| GEO Business|
| Global stock markets fall amid recovery fears|
| Updated at: 1405 PST, Wednesday, December 09, 2009|
HONG KONG: World stock markets extended their losses Wednesday as Japan's much weaker-than-expected economic growth and rising debt loads around the world added to concerns the global recovery was faltering.
Asian markets fell 1 percent or more and European shares were lower as global stocks headed for a second day of losses. The dollar, up strongly the last couple days, slumped against major currencies like the yen and the euro, while oil prices rose.
Investors in Asia were rattled after Japan reported its economy, the world's second biggest, grew far less than originally expected in the third quarter, at an annualized 1.3 percent instead of 4.8 percent, as cautious companies slashed spending.
The big cut to the growth figure came after a torrent of negative news about governments and companies that reinforced fears the world economy's turnaround wasn't sustainable.
Greece's credit rating was lowered because of growing debt. Ratings agencies also cut ratings on state-linked companies in Dubai, the massively indebted Mideast city-state, and raised concerns about heavy public debt loads in the U.S. and Britain. Disappointing reports from 3M Co. and McDonald's Corp. also weighed on investors.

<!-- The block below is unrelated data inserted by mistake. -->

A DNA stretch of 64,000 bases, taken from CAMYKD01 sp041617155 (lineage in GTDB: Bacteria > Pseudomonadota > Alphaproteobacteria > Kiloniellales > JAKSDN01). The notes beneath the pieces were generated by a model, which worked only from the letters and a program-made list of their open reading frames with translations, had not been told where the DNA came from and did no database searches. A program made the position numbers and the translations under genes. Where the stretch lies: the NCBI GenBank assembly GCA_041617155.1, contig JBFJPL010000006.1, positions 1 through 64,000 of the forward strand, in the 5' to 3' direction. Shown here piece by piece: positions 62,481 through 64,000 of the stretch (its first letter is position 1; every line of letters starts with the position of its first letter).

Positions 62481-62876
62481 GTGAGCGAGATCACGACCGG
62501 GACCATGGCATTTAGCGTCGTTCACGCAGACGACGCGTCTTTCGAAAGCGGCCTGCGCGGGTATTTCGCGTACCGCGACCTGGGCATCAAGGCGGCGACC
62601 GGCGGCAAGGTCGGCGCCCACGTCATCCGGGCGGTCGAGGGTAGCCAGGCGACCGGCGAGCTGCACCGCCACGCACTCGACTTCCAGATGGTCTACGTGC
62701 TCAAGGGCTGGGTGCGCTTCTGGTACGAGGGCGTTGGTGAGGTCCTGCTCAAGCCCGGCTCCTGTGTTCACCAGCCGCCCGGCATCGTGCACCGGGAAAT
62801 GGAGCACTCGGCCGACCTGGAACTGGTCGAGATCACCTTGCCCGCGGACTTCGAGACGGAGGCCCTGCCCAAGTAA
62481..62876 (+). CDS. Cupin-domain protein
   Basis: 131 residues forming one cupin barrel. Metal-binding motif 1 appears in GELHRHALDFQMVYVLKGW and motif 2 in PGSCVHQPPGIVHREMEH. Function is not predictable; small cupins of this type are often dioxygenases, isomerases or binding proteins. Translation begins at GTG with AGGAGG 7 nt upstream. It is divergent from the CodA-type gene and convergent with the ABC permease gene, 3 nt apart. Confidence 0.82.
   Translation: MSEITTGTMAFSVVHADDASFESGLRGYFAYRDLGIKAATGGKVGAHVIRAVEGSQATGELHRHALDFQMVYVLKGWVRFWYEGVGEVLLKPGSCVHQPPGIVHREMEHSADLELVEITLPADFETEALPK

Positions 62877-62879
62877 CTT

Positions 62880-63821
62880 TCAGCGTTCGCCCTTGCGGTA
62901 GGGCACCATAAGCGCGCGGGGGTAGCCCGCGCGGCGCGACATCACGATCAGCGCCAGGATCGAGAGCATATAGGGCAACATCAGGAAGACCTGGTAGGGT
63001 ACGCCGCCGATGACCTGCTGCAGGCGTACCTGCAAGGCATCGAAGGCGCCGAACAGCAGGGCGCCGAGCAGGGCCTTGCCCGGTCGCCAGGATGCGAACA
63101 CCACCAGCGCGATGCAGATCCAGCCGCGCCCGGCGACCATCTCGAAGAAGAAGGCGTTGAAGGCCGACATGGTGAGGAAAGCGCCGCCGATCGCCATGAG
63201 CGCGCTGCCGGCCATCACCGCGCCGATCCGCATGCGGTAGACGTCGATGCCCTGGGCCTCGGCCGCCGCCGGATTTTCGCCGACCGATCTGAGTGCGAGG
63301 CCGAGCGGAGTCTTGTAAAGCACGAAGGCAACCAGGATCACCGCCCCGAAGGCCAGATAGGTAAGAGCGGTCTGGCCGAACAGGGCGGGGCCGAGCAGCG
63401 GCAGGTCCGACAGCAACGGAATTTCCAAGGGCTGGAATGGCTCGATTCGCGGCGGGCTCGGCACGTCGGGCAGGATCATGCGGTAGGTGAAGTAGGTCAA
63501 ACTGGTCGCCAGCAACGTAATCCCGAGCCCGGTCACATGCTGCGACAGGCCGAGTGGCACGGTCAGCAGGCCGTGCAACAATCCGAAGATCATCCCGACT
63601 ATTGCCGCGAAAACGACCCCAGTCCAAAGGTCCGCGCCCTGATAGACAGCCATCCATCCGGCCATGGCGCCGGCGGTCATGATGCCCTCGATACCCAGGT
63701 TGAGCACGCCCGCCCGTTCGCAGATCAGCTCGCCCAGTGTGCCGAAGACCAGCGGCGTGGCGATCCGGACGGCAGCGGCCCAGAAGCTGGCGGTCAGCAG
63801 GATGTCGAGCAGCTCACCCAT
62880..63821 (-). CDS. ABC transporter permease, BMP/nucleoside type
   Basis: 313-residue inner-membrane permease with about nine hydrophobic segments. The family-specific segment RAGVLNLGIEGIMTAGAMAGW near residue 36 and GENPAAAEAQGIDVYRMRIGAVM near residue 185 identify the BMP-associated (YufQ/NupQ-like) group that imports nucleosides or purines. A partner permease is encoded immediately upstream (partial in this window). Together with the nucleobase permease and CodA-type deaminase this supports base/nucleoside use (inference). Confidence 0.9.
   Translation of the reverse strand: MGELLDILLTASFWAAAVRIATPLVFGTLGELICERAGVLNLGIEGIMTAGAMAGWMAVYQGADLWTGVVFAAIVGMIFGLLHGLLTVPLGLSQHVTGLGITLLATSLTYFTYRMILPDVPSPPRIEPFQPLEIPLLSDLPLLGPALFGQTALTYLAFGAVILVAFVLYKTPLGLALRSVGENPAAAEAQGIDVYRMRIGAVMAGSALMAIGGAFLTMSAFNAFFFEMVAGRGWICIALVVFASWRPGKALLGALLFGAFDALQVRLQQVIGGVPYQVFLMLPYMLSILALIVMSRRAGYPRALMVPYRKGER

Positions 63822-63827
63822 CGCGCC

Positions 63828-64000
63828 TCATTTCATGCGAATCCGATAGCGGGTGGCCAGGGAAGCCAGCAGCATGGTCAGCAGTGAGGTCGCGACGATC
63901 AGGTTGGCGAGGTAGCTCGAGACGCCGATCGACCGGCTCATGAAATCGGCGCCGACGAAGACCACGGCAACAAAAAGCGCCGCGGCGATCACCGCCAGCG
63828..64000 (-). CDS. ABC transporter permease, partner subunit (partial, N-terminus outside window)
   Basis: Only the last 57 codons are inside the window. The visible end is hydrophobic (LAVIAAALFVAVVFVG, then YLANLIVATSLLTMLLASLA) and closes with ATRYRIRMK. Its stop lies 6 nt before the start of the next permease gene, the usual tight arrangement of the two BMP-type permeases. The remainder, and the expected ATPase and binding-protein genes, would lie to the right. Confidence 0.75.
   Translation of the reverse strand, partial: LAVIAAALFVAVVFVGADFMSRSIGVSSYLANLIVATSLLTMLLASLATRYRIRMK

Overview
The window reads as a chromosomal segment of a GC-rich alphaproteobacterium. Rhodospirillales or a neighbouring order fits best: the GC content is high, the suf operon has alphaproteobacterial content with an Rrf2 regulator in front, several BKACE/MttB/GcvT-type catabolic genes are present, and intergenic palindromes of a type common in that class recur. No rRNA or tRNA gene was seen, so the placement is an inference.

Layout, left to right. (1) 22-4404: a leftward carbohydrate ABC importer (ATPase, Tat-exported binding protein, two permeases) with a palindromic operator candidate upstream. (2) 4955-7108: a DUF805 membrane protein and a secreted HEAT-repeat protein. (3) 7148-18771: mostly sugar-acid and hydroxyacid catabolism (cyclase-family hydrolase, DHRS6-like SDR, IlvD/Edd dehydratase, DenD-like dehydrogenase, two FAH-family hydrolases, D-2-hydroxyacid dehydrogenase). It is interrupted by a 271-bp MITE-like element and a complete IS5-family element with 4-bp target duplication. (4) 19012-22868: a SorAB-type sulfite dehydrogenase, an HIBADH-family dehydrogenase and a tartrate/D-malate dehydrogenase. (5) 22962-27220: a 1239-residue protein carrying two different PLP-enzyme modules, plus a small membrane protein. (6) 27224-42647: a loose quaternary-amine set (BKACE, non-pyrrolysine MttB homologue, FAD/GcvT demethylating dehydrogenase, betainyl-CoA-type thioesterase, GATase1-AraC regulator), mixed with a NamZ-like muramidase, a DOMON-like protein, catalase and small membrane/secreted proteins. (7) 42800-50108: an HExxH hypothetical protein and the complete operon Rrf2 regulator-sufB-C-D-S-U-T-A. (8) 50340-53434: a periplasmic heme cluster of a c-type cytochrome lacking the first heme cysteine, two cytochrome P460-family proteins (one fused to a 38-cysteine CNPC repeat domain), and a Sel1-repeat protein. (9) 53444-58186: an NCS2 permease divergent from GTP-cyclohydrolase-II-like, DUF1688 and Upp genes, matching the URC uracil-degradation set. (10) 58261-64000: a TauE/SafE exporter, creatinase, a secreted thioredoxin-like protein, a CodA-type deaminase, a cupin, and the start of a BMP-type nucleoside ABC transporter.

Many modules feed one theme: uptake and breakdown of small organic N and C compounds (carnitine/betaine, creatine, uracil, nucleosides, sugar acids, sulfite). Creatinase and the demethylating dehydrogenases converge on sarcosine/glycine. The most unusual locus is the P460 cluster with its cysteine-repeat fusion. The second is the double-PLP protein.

The declines, analysts say, reflect growing anxiety that unprecedented stimulus measures behind this year's market rally have only masked fundamental weakness and could end up worsening economic prospects by running up national debts. That's led traders to pile into traditional safe-haven investments like bonds and the dollar in recent days.
"It's becoming increasingly difficult for investors to ignore the symptoms of the continuing underlying sickness, which is unsustainable debt burdens around the world," said Kirby Daley, senior strategist at Newedge Group in Hong Kong.
"The signs of recovery that we have seen have all been artificially induced and will not be evidence into the first half of next year without new stimulus measures."
After falling sharply Tuesday, European markets added to their losses, with benchmarks in Germany, France and Britain down 0.1 percent or more.
Earlier in Asia, Japan's Nikkei 225 stock average fell 135.75 points, or 1.3 percent, to 10,004.72.
Hong Kong's key index shed 318.76, or 1.4 percent, to 21,741.76, and Shanghai's benchmark was off 1.7 percent at 3,239.57.
Australia's market lost 0.7 percent, India's stock measure declined 0.4 percent and Singapore's market was off 0.3 percent.
The South Korean market defied the downdraft and gained 0.4 percent to 1,634.17, helped after the International Monetary Fund raised the country's economic growth forecast for 2010. Taiwan's market also rose 0.4 percent.
U.S. markets were hit by a mix of debt concerns and disappointing corporate reports.
The Dow ended down 104.14, or 1 percent, at 10,285.97 after being down as much as 140 points.
The broader S&P 500 index fell 11.31, or 1 percent, to 1,091.94, while the Nasdaq composite index fell 16.62, or 0.8 percent, to 2,172.99.
U.S. futures pointed to slightly higher open Wednesday. S&P futures rose 1.6, or 0.2 percent, at 1,091.60.
Oil prices rose in Asia as an unexpected drop in U.S. crude supplies suggested demand may be recovering.
Benchmark crude for January delivery was up 90 cents to $73.52 in electronic trading on the New York Mercantile Exchange. The contract dropped $1.31 overnight.
Gold prices continued their fall, losing 4.5 percent to $1,139 an ounce.
The dollar fell to 87.43 yen from 88.38 yen. The euro rose to $1.4742 from $1.4703.